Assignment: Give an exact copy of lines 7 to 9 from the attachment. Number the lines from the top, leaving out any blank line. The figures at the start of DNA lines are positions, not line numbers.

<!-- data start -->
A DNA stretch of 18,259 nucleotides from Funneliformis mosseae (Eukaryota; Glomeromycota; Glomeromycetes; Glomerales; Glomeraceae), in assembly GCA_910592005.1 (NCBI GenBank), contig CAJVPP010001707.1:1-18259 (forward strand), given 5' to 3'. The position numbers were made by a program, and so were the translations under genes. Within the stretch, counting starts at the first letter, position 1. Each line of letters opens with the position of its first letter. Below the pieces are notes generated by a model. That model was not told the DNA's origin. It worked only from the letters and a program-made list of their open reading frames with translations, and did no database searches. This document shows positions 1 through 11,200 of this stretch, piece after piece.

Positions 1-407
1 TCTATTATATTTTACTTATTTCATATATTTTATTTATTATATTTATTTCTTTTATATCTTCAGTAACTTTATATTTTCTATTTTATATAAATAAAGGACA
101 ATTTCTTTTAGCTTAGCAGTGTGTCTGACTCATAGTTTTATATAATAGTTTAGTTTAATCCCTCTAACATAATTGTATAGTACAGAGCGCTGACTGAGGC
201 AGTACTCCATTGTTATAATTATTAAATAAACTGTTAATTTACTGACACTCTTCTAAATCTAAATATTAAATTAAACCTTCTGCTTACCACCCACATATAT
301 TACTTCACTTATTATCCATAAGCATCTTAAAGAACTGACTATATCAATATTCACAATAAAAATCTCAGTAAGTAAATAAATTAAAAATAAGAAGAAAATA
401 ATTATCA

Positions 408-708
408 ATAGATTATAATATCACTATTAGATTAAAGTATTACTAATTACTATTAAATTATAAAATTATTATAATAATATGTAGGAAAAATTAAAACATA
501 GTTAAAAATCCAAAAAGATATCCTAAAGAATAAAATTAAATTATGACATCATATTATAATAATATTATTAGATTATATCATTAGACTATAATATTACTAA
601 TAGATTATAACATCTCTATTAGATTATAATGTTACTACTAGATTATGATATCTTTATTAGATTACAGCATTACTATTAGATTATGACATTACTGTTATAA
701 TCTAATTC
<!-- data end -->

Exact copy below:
401 ATTATCA

Positions 408-708
408 ATAGATTATAATATCACTATTAGATTAAAGTATTACTAATTACTATTAAATTATAAAATTATTATAATAATATGTAGGAAAAATTAAAACATA